Suction and irrigation are also essential to deal with leakage from ultra abdominal organs e.g. bile leakage, bowel content, perforated ulcer, appendicitis. In these acute emergency situations, laparoscopic abdominal lavage of the peritoneal quadrants is aided by shaking the patient from side to side and changing the position of the operating table (head up, head down and sideways).


Non-absorbable titanium clips may be used as ligature substitutes as in open surgery. The first clip appliers delivered a single clip and have to be withdrawn for reloading. Multiple fire clip applicators are available from disposable instrument manufactures. Also available are clips made of biodegradable materials such as polydioxanone (PDS).

The correct size of clip for the vessel must be selected. If used on important structures double clipping is recommended. The risk of slippage is high if the clip. The correct technique must be implemented and this will be demonstrated.

  • is too small for the vessel
  • does not project beyond the whole width of the vessel
  • is not applied at right angles to the vessel
  • is subjected to traction
  • includes fat or advential tissue around the vessel.


There are three available methods of coagulating blood vessels in endoscopic surgery. These are

  • Electrocoagulation (see electrosurgery)
  • Heater endocoagulation
  • High power ultrasonic coagulation
  • RF smart vessel sealing (LigaSure)
  • Photocoagulation.

Electrocoagulation using HF current may be monopolar, bipolar or quasi-bipolar. Bipolar is safer in dissections were space is restricted. When a monopolar system is used the safest form is soft coagulation. This setting maintains the voltage below 200 V so that sparks are not generated. Soft coagulation is recommended for endoscopic use. It may be applied by insulated graspers, hook, spatula or scissors. If a coaption technique is used it is important that both instruments are insulated to prevent current leaking to a cannula.

Endocoagulation is favoured by gynaecologists and is achieved with a sealed heater probe that is electronically controlled.

Photocoagulation is achieved by lasers in contact mode.

Pre-tied Loops

Pre-tied loops are available commercially. They are packaged with the following items, assembled ready for use

  1. push rod
  2. pre tied loop
  3. metal introducer tube

The pre tied loop has one long tail of suture material, which is threaded through the plastic push rod and encapsulated by the end. The region at the end of the push rod is designed to be broken so the thread may be pulled through the remainder of the rod. The push rod is passed through the metal introducer tube.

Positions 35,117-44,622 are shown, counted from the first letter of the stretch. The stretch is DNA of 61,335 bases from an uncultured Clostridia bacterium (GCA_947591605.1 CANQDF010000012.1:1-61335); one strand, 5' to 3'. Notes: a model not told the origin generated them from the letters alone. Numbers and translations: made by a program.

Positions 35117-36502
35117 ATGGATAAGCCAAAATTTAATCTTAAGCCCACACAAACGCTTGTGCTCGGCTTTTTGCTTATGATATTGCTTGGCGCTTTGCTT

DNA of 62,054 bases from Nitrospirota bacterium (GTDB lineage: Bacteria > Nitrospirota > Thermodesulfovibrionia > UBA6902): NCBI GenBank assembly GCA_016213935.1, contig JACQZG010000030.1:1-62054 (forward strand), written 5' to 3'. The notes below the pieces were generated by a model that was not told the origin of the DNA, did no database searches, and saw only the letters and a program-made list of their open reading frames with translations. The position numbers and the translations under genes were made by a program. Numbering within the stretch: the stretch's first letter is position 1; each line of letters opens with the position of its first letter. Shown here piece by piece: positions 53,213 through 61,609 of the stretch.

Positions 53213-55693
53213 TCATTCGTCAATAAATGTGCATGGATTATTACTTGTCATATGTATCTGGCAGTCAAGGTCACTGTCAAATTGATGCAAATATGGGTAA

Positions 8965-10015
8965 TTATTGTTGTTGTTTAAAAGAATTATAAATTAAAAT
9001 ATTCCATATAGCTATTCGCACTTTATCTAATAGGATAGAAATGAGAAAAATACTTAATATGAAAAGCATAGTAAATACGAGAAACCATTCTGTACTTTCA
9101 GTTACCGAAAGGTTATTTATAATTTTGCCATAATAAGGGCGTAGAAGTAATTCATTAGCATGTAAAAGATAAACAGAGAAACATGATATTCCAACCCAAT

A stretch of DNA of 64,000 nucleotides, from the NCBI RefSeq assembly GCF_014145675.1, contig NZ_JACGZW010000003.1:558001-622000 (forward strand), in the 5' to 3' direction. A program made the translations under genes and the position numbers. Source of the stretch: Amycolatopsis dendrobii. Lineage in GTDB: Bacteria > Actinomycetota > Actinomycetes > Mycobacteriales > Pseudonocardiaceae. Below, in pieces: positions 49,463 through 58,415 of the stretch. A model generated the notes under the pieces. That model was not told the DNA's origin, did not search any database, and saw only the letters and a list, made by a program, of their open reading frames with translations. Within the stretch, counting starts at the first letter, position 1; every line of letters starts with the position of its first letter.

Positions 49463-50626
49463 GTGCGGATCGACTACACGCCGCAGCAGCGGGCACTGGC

Clinical Uses

Preformed loops are used to ligate tissue e.g. the base of the appendix, lung bullae, and a hole in the gall bladder during Cholecystectomy. If multiple loops are required, the push rod and introducer can be reloaded with a length of ligature and additional loops fashioned by a surgeon with knowledge of external slip knots.

A pre-formed loop can also be used to secure a divided vessel after it has been isolated by a grasper. A slight modification of this technique allows it to be used to secure smaller identified vessels. One end is clipped and the other controlled temporally by a grasper, which has already been passed through a loop. The vessel is divided and the loop slid into place and tightened before the grasper releases the vessel.

Endoloops are also useful for sealing a perforated organ if this is to be removed, e.g. perforation of the gallbladder during laparoscopic cholecystectomy where closure is necessary to prevent escape of gallstones into the peritoneal cavity.

On no account must endoloops be used to close a perforation in any organ that is not going to be resected and removed, as the tissue included in the closed endoloop will slough off a few days later, because of ischaemia, resulting in peritonitis.

Procedure checklists

Veress needle insertion

  1. Check and set the insufflator : Pressure level and flow rate. Initial flow rates should be set at around 1 litre/mn. Optimal exposure is obtained with intra abdominal pressures of 12.0- 16.0mm Hg. Lower pressures (e.g. 10mm Hg) may give adequate visualisation, especially in women with lax abdominal walls. This causes less stretching of the diaphragm, possibly reducing postoperative pain. Low pressure pneumoperitoneum may be used in conjunction with techniques to lift the abdominal wall in patients with impaired respiratory or cardiac states. An initial setting of 10.0 - 15.0mm Hg is recommended for routine procedures.
  2. Connect gas supply to Veress needle.
  3. Check gas flow, needle patency and spring loaded central blunt stylet.
  4. Palpation test.
  5. Assessment of abdominal wall thickness by palpation with the fingers down to the aorta.
  6. Make a small skin incision.
  7. Tension abdominal wall and insert needle: The safest technique is to hold the needle at a point along its shaft at a distance from the tip which equates with that estimated by palpation as the abdominal wall thickness. The other hand holds up the abdominal wall, providing counter tension as the needle is threaded� in. You should be able to feel the needle puncture two distinct layers. Once the sharp tip enters the peritoneal cavity, the spring loaded blunt stylet is released with an audible (palpable) click.
  8. Check that the needle is in the correct position: A number of tests exist to confirm correct positioning of the needle tip.
    1. Aspiration: uses a saline filled syringe
    2. Saline drop test: uses a drop of saline in the Veress needle hub